AMR spread is not confined to point sources, the UNEP report highlighted. Transient and diffuse sources, which include water (rivers, lakes and sediments), overflows, agricultural runoff, soil, airborne transmission and wildlife migration (such as the movement of migratory birds) can also be important. Other critical factors are globalisation, climate change and the mobility of people and goods, and wildlife, it noted. “AMR challenges are closely linked to the triple planetary crisis of climate change, biodiversity loss and pollution and waste, all of which are driven by human activity, including unsustainable consumption and production patterns,” it said. 

Andersen also added that the same drivers that cause environmental degradation are making the AMR issue worse.

“Pollution of air, soil, and waterways undermines the human right to a clean and healthy environment. The same drivers that cause environment degradation are worsening the antimicrobial resistance problem. The impacts of anti-microbial resistance could destroy our health and food systems. Cutting down pollution is a prerequisite for another century of progress towards zero hunger and good health.”

AMR is also likely to increase in future, the UNEP report warned.

“Fuelled by population growth, urbanization and growing demand for food and healthcare, we can expect an increase in the use of antimicrobials and in pollutant releases into the environment,” the report said.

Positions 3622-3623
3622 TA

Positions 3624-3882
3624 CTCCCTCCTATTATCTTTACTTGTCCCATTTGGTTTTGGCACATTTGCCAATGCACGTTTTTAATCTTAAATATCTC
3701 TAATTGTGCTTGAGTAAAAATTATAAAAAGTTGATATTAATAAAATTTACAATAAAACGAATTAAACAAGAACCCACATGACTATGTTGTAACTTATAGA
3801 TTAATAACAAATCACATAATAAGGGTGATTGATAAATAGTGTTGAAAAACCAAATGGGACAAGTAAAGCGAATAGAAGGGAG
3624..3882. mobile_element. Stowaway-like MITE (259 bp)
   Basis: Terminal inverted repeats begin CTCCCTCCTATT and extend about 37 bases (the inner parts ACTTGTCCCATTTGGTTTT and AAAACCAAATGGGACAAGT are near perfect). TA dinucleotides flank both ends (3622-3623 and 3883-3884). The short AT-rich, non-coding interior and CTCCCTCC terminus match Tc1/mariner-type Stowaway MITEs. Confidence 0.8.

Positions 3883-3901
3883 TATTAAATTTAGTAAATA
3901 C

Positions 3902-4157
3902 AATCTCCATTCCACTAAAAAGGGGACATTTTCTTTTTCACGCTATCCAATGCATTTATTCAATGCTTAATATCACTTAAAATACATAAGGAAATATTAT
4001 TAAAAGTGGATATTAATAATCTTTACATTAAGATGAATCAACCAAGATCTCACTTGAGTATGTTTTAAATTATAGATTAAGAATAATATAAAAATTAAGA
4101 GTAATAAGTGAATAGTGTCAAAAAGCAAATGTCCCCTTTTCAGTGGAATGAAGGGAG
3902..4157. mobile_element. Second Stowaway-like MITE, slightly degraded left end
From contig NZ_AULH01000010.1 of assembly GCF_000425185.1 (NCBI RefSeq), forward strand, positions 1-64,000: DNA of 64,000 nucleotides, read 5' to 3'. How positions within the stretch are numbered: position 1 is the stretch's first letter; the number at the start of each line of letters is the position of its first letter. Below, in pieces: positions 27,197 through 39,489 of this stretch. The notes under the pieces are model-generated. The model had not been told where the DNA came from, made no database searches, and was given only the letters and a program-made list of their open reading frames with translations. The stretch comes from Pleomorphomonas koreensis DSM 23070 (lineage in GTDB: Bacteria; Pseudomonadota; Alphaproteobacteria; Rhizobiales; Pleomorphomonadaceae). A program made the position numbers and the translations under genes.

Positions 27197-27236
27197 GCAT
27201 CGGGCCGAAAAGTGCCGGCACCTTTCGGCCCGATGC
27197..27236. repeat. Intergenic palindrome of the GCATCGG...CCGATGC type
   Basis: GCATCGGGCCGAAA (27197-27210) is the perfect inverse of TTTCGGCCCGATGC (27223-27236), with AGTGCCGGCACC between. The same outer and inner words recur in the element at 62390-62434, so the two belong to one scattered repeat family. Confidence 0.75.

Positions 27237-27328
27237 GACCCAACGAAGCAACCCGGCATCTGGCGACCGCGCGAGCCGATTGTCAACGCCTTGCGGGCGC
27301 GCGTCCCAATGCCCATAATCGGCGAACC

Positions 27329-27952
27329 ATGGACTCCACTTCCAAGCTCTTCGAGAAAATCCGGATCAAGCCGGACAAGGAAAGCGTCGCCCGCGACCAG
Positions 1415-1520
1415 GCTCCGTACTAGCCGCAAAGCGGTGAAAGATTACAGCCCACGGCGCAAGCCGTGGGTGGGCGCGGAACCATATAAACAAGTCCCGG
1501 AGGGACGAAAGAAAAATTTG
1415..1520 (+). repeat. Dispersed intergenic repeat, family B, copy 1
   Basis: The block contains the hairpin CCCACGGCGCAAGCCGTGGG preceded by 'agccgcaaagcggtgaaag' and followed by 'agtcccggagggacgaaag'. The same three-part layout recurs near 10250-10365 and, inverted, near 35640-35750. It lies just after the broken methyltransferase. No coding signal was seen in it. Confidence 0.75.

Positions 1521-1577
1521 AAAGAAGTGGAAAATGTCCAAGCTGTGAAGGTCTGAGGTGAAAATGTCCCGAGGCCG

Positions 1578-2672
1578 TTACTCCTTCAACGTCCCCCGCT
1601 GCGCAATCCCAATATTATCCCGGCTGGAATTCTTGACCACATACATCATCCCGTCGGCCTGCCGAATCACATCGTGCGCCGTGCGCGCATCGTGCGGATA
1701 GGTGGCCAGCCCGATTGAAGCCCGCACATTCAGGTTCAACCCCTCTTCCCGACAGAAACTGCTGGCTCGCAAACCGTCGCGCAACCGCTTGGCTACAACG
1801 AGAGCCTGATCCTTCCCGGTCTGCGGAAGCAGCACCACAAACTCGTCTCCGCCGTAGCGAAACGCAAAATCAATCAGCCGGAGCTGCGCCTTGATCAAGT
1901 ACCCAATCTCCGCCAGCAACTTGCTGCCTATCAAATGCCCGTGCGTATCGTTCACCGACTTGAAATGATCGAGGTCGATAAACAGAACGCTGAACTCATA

A technical report prepared for the World Economic Forum in 2020 developed a water pollution risk score by taking into account available data on emissions from clinical use of antimicrobials, agricultural uses, as well as antimicrobial manufacturing. India falls in the category of nations with the highest pollution score (between 26 and 53, on a scale of 100 being the highest). “​​China and India have both high levels of discharge and low levels of treatment have the highest pollution risk,” the original report reads. 

Tackling AMR

Tackling AMR can be a challenge, and will require a response based on a concerted-systems approach, such as ‘One Health’, at global, regional and country levels from all sectors, stakeholders and institutions, the UNEP report read. As per the WHO, a One Health approach is one in which programmes, policies, legislation and research are designed and implemented in such a way that multiple sectors communicate and work together to achieve better public health outcomes. 

Effective wastewater and sludge treatment are critical to minimise AMR-relevant pollution because human waste is a leading source of antibiotic-resistant microbes, and municipal solid waste landfills and open dumps can often become hotspots in their transmission, per the report. Countries should also develop National Action Plans to tackle AMR, and incorporate AMR in climate change action and adaptation planning given the links between AMR and climate action, the UNEP report said.

The Union Ministry of Health and Family Welfare released India’s National Action Plan (NAP) for AMR in April 2017. However, “lack of sufficient finances remains a major challenge” in its implementation in the country, a 2019 study noted.

A national AMR surveillance network of state medical college labs (NARS-Net) has been established to generate quality data on AMR for priority bacterial pathogens of public health importance, the Union Minister of State for Health and Family Welfare, Bharati Pravin Pawar stated in a written reply in the Lok Sabha on February 3.

As of November 2022, only three states – Kerala, Madhya Pradesh and Delhi – had come up with their State Action Plans on AMR, reported Down to Earth.